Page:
Skip to content

This week’s mailbox: electricity and the war in Ukraine

Open letter regarding electricity

Open letter regarding electricity

Were you concerned about your electrical bill this winter? With rising prices for the fossil fuels increasingly used to produce our winter power, those rates can only go higher.

Do you feel hopeless about our future climate in winter mornings seeing the increasing clouds of steam (and invisible CO2) coming from Yukon Energy’s diesel and LNG powered generators?

It doesn’t have to be this way. In fact, if the science of the IPCC is correct, for the sake of our children it must not be this way.

We are falling far short of hydro-electrical generating capacity in the winter. And that problem is only going to get worse with more electrically heated houses and an increasing number of electric vehicles.

There is a proven way to generate cheap electrical energy in the winter in the Yukon — harness the wind that blows almost constantly on our hill tops. Wind turbines in Alberta produce electricity as low as six cents/kWhr. Compare that to our 15-20 cents/kWhr.

We need a wind farm on Mount Sumanik. It’s close to town and could easily accommodate a large wind farm. Yes, the wind is not 100 per cent reliable. But coupled with the Aishihik hydro scheme and, eventually, the future Moon Lake Pumped Storage, it would both reduce our electrical generation greenhouse gas emissions and reduce our electrical costs while providing reliable power. We need this – for our new electrically heated houses and the EVs that are coming.

What are we waiting for?

Stuart Clark


Regarding electricity options

It seems Minister Streicker is indulging in what Muhammad Ali once called “rope-a-dope” when he told reporters electricity bills have not actually increased over the last couple of years. [“Yukon govermnent weighing electricity bill options,” April 6]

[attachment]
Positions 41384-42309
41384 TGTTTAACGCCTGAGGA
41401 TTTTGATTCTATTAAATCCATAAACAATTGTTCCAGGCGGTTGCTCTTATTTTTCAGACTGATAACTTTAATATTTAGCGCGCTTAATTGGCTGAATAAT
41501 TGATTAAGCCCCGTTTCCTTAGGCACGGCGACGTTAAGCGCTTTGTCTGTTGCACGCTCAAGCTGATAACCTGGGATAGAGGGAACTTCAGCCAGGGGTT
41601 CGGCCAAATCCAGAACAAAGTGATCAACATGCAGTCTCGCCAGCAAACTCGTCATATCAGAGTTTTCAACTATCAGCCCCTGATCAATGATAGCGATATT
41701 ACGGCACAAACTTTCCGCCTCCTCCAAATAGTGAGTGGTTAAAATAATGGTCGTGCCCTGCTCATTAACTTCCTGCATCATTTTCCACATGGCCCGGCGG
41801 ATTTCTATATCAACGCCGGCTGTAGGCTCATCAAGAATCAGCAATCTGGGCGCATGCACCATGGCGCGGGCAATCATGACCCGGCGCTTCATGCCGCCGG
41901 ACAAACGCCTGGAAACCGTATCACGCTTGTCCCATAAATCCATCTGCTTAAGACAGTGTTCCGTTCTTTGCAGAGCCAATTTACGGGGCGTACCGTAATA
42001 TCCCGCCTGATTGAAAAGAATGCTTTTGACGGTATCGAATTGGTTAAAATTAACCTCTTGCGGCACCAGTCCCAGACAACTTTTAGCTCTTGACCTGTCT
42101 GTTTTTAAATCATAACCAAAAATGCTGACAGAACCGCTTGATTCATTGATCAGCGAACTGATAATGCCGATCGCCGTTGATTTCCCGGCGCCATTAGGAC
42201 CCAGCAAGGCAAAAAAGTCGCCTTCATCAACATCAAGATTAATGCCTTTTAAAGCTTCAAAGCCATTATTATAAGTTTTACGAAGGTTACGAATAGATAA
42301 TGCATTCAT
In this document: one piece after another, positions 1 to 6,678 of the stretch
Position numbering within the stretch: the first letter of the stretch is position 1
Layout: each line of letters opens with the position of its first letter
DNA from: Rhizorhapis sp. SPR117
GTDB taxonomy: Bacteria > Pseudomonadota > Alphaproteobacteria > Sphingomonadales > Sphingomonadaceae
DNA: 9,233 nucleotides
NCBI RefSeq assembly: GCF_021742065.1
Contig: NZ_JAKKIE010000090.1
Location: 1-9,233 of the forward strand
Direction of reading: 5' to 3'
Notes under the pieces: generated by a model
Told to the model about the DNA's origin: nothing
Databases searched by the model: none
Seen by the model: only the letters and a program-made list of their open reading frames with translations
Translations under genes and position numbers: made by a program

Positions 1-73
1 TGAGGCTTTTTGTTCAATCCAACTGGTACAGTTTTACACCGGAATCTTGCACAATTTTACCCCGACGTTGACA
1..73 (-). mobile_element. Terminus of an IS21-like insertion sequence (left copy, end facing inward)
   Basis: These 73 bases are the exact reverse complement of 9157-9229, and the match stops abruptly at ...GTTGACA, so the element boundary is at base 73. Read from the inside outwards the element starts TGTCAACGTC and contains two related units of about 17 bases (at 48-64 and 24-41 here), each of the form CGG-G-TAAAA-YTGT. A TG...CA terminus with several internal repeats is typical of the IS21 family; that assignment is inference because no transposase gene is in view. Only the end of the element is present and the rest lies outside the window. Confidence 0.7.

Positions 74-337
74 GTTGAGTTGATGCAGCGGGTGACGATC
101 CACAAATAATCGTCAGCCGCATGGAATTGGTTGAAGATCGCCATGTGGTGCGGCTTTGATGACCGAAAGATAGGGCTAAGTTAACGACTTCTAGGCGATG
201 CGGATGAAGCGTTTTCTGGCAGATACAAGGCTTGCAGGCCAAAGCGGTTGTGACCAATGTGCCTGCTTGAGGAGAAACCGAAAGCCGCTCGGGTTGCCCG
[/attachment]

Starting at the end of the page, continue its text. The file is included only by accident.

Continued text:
As I have previously pointed out, in 2016 the bill for 1190 KWH was $162. By 2021 the same amount of power cost $225, an increase of almost 40 per cent. It’s time for ATCO to return to reasonable profits.

Wolf Riedl

Haines Junction

‘Never Again’ is losing meaning

The Russian invasion is no longer an invasion. The conquest failed, and in its place stands a repulsive venture that resembles ethnic cleansing more with every passing day.

Russian forces are targeting and slaughtering civilians, destroying schools, hospitals and homes, starving men, women and children through grotesque medieval siege warfare, agreeing to and then bombing humanitarian corridors, shelling nuclear power plants, and the list goes on.

Fortunately for the rest of us, the Russian campaign of misery and attrition has been met by a tenacious Ukrainian spirit. The bravery of the Ukrainian people has defied all odds.

Sometimes there is such a thing as good and evil, right and wrong. The history of the world is littered with examples. And when those moments come to pass, and we view them through the clarity of hindsight, we always struggle to understand why our leaders of yesteryear failed the side of the good and the right.

Prime Minister Trudeau: you risk the same fate. Being a politician is about more than balancing interests and negotiating compromise; it is about doing the right thing, even when the right thing is hard to fathom. Our world is at a crossroads, and what our leaders do now will be judged by our children.

Words and supplies, as important as they are, pale in substance to the military power NATO has at its disposal. We are literally and figuratively standing on the sidelines cheering for our friend as they fight the battle of their lifetime. Figuratively, our friend is not just Ukraine, but freedom everywhere.

We acknowledge that intervening in Ukraine could plausibly (although not necessarily) cause World War III, and we acknowledge the supreme sacrifice that would carry. At the same time, World War III may begin whether we intervene in Ukraine or not.

Intervention can take many forms. It need not be troops on the ground. We are not military analysts nor policy makers; the point is that the phrase “risking escalation” must no longer be the catchphrase our leaders use to rebuff the range of policy options on the table.

Risk aversion in the face of such cruelty is tantamount to appeasement. History shows us that standing on the sidelines while a people are destroyed is untenable. Our shared values as Canadians, and as citizens of the world demand more.

Gregory Johannson & Svitlana Koptyeva